Optimistic overconfidence can be a killer. Skillful investors have the confidence to take action when all the world around them is in turmoil. They also have the humility to know the limits of their own investment ability. There is confidence and overconfidence and experienced investors know the difference.
Let me give you my gap-to-edge rules to counter overconfidence and an optimistic bias. They are my version of what Daniel Kahneman (Nobel Prize in economics) calls risk policies. Kahneman describes risk policies as decision rules that are always applied in similar situations. Avoid your behavioral gap and gain an edge over Mr. Market’s foibles.
This post is part of a multi part series titled ‘A set of rules to develop a behavioral edge’.
So far there have been six posts and six sets of gap-to-edge rules:
Part 1 The problem of short-term thinking.
Part 2 The attractive trap of extrapolating the most recent past into the future
Part 3 Control our animal spirits when faced with risky situations.
Part 4 The herd mostly gets it wrong
Part 5 Our minds search for confirming evidence
Part 6 We generalize from limited observations
To complete the set
I did an earlier post that deals with the problem that many investors’ “judgments and decisions are guided directly by feelings of liking and disliking, with little deliberation or reasoning.” This is the situation where you like Tesla cars and this is essentially the only reason you buy the stock. This is really the eighth post with gap-to-edge rules and completes the set.
Part 8 The worst behavioral bias – jumping to conclusions
Gap-to-edge rules for this post
Coming back to overconfidence and optimism. At risk of oversimplification, it seems to come back again and again to the old adage that success is 10% inspiration and 90% perspiration. So let us look at some gap-to-edge rules that should serve to address some of these overconfidence and optimistic bias issues.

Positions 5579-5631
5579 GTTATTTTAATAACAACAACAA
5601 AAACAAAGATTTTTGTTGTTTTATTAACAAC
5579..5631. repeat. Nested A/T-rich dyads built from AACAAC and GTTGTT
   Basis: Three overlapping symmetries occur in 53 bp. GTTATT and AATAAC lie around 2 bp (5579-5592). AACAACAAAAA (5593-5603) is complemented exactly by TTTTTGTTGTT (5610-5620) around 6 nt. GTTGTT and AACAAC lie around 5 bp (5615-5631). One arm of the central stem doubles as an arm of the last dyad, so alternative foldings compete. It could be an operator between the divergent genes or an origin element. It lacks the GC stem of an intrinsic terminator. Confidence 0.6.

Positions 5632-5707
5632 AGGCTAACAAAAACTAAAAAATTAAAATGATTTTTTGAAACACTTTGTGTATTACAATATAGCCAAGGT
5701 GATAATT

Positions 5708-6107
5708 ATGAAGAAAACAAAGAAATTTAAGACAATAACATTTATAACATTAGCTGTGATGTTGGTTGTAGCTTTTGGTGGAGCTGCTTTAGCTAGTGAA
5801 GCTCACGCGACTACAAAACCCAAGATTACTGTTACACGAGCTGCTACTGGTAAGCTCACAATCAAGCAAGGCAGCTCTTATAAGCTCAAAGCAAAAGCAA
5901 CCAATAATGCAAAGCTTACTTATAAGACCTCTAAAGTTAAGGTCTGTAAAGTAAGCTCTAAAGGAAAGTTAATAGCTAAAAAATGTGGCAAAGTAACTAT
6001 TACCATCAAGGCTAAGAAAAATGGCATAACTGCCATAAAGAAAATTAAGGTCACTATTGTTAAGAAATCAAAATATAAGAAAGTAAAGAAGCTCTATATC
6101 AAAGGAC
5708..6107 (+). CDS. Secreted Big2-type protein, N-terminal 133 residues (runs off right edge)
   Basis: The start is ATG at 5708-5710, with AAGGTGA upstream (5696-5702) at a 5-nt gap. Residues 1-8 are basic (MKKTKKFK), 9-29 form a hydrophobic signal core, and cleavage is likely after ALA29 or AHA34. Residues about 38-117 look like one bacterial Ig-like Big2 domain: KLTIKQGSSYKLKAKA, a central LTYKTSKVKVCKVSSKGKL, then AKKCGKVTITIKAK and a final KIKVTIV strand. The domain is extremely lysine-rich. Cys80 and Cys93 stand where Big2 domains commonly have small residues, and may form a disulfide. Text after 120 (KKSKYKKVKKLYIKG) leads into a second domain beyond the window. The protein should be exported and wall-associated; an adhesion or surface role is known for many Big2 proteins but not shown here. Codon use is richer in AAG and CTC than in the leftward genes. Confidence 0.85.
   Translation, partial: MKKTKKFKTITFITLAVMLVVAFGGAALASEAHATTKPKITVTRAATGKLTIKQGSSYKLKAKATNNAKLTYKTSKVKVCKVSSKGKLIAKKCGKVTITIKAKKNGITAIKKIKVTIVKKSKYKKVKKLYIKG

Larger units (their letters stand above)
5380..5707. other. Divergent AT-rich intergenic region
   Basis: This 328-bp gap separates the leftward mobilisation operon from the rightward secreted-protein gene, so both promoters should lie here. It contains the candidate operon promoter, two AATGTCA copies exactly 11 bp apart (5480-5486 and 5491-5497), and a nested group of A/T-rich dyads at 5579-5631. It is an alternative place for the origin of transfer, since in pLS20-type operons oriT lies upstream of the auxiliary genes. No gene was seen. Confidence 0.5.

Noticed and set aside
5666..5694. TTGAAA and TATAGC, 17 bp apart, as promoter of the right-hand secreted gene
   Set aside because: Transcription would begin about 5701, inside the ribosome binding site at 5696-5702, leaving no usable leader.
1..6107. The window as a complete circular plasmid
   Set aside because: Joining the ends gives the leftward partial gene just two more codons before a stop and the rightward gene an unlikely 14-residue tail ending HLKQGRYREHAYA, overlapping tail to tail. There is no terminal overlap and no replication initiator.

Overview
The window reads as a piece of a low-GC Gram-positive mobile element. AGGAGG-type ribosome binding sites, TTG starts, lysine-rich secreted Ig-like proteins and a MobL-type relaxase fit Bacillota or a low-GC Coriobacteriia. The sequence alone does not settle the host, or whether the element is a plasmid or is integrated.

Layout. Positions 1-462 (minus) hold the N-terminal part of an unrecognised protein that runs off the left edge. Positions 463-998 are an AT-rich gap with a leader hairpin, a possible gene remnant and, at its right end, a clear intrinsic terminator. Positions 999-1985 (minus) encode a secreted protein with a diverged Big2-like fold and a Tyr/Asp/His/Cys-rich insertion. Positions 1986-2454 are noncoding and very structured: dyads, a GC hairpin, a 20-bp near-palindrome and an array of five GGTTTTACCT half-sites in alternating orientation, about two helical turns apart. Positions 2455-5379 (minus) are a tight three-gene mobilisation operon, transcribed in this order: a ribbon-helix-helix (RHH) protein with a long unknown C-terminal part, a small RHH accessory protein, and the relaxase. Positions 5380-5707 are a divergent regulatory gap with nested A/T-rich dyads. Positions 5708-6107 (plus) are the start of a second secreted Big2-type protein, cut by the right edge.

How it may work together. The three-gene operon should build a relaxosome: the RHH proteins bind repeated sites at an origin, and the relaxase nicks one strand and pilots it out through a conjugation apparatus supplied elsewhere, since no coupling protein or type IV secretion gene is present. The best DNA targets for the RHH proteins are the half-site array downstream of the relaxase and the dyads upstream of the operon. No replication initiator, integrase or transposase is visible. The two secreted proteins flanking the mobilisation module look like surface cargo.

Gap-to-edge rule: Sleep on every decision.
Over confidence can lead to snap decisions. Even two nights sleep makes for a good rule. I place orders on the internet on Saturdays and have until Monday to reflect. Give your System 2 a chance to think and reflect on the beliefs and intuitions of System 1.
Gap-to-edge rule: When things are going well be especially wary and stay attached to reality.
This is one of the most dangerous times in investing. Our success may well be the result of good luck. In bull markets we tend to lose sight of the fact that a bear market will be just around the corner.
Gap-to-edge rule: When the wheels are falling off the market and all around are losing their heads, keep perspective, frame broadly and stay attached to reality.
Gap-to-edge rule: Always do your homework.
Daniel Kahneman’s System 1 can lead us to grief if we are not careful. One way to counter this is to ensure that every investment decision is accompanied with proper due diligence.
Gap-to-edge rule: Disregard pundits entirely except for amusement.
We have seen this gap-to-edge rule before. It crops up again because this time it applies to combatting overconfidence.
Gap-to-edge rule: Ensure that management and directors have skins in the game.
This gap-to-edge rule comes up again.
Gap-to-edge rule: Read quarterly and annual reports with a keen view to detecting executive hubris and overconfidence.
Management tend to be an optimistic lot. Watch out for signs of excess.
Gap-to-edge rule: Limit the time you give yourself to outperform the indexes.
You may think of yourself as an investor with above average skills. You may not be.
You may not be a better than average driver. We all believe we have superior intelligence and skills. We are all overconfident. At some point, it will become clear if an investor is not outperforming the indexes. At this point a move to a low cost index fund is indicated.
Readers wishing to read deeper into this subject can check out the Motherlode Chapter 18. Over-confidence and optimism
And particularly Sections:
18.01 Overconfidence and optimism
18.03 The normal state of the world
18.04 Over-confidence and confidence in one’s own judgment
18.07 The problem of overconfident management
18.08 What is to be done about overconfidence and optimism?
Other posts on investment psychology
This post is part of a series. Readers are invited to read Investment psychology explainer for Mr. Market – introduction this will give you a better understanding of some of the terms and ideas and give you links to other posts in the series.
You can reach me by email at firstname.lastname@example.org
I’m also on Twitter @rodneylksmith